^ thanks for explaining a bit more about Git. :P I use Git Extensions all the time and its amazing compared to the normal Git Gui application.

 

 

This is almost a bit like "which language is better, C++ or Java", tell me which one to use.   :-)

 

In the end, the "correct" answer is probably use whichever has the best integration (in your file manager and/or your IDE). Everything else really doesn't matter all that much, because most revision control systems (with the exception of RCS which is a nightmare!) do more or less exactly the same thing for most people.

 

Assuming you use Windows, like most people, Subversion is probably a good choice, in particular TortoiseSVN. It doesn't cost anything, it does the job, and it comes as a double-click-to-install package that adds a context menu to Windows Explorer. It's totally foolproof. You can get free hosting on the internet everywhere, and you can run it locally on your filesystem or on your NAT. What more do you need?

 

Git is a good alternative if you need a distributed version control system (But, do you really need this? To me, this is rather a serious disadvantage, and the "one big advantage" of having the entire repo at hand is nothing that filesystem-local Subversion doesn't do, too). Git is great if you develop under Linux, it installs in 3 seconds and works without problems. Under Windows, it's a different story. I've found getting Git to work rather painful, and it didn't do anything that Subversion didn't do in the end (and contrary to common propaganda, it wasn't any faster). Git is great if you have 1500 developers. Do you have that many?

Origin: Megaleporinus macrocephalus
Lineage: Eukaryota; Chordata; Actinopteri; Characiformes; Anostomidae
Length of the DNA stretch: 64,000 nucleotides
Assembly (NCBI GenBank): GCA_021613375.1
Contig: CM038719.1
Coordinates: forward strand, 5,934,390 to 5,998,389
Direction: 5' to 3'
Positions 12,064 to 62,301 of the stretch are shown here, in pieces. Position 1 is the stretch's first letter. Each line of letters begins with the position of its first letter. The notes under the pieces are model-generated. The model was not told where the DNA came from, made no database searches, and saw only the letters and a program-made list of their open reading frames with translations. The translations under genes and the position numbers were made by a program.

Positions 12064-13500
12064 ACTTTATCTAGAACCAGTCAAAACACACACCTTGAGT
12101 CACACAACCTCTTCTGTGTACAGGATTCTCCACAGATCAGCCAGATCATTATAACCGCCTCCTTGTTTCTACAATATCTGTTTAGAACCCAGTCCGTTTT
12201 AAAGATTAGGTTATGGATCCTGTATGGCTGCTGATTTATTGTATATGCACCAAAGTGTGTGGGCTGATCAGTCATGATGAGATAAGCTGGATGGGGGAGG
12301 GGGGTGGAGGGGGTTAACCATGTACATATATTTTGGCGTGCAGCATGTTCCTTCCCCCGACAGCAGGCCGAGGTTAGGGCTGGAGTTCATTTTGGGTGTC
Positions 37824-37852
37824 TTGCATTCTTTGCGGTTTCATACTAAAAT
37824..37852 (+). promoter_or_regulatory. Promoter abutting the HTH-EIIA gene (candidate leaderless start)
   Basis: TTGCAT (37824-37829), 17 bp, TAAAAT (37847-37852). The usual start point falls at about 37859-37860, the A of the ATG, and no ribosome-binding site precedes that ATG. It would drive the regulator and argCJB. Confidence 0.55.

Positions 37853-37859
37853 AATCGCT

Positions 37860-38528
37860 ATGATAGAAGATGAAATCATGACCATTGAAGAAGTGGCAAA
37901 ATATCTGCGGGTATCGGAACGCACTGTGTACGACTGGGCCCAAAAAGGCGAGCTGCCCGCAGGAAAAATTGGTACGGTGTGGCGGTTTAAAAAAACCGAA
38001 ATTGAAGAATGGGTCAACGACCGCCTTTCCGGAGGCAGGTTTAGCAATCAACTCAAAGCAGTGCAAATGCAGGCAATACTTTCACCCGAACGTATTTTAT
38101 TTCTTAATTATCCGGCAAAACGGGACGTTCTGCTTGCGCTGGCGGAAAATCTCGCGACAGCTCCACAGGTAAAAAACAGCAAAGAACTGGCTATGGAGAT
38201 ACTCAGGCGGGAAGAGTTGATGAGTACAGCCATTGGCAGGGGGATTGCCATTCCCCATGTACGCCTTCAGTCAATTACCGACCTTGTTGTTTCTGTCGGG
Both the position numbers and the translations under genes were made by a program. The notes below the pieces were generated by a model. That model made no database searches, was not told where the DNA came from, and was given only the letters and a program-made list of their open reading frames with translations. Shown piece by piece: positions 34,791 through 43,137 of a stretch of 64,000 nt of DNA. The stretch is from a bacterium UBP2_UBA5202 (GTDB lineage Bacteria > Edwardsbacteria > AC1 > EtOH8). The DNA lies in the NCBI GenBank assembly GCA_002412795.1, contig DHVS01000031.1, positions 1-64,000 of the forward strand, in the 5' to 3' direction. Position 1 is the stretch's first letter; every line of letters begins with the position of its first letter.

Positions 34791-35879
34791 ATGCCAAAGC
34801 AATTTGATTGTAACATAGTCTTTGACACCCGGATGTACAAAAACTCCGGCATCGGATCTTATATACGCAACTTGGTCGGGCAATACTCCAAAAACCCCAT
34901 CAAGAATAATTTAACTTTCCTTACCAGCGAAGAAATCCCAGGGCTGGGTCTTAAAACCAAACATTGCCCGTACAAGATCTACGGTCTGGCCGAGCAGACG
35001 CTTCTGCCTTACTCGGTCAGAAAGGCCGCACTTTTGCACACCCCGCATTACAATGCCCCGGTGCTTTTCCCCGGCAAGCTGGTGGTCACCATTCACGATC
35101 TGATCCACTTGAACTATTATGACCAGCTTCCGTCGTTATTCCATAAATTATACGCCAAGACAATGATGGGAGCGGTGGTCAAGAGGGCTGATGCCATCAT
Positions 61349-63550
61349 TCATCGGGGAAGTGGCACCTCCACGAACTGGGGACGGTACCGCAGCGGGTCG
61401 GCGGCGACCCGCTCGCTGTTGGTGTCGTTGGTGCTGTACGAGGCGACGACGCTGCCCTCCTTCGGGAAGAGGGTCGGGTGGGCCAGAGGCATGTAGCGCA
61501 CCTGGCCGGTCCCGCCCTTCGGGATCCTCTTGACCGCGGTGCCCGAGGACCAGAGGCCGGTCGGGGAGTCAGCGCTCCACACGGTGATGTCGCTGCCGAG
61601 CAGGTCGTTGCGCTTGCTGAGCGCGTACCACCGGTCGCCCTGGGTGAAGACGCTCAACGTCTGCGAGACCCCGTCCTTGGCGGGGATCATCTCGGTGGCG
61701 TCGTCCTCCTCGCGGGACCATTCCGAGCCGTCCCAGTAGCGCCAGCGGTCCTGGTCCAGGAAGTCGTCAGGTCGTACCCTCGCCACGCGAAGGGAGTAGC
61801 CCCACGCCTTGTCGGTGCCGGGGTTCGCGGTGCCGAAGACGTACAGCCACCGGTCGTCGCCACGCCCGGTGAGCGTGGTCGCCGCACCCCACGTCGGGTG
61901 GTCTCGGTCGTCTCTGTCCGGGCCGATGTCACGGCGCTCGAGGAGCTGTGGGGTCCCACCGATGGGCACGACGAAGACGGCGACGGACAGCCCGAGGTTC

So you would suggest SVN over Git if you were a single developer / only a few working on a project? I've personally only used Git for personal applications. Where as the company I work at uses SVN / TFS for everything. It seemed like SVN would be better for a work environment. Also, (not sure of my info here just warning) if I'm not mistaken isn't SVN suppose to be setup like a server on a computer / on a server? I use Bitbucket because I'm able to code and push changes at work (on my break) and at home whenever. Where as SVN would be a server at home. (it probably would be possibly too access the info from work with some port forwarding) 

 

Just a few inquiries. :) I never see threads like this so it's great to finally see one!

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samoth makes a good point that you need to consider your needs before selecting the version control system that is right for you.


It's always good to learn something new, and exposure to version control software is definitely a good thing for a future career in software development, but one option open to you is to not use any version control software. From your post it seems that you are kean to focus your attention on the development of your game, so perhpas you could simply use .zip files to create snapshots of your code at key moments (e.g. every major release). This may suit your needs just fine.

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You don't need to setup a new server on your computer to run a local subversion repository. You can just create a database on your hard disk. It works pretty much the same as using a server but instead of doing svn co svn://blah.blah.blah/blah/blah you use svn co file://blah/blah/blah/blah.

I personally prefer using git for single developer work even on Windows, though to be honest I don't really notice any difference in workflow between SVN and git in that situation. Since I already use cygwin, installing it is as painless as selecting the package in the cygwin installer.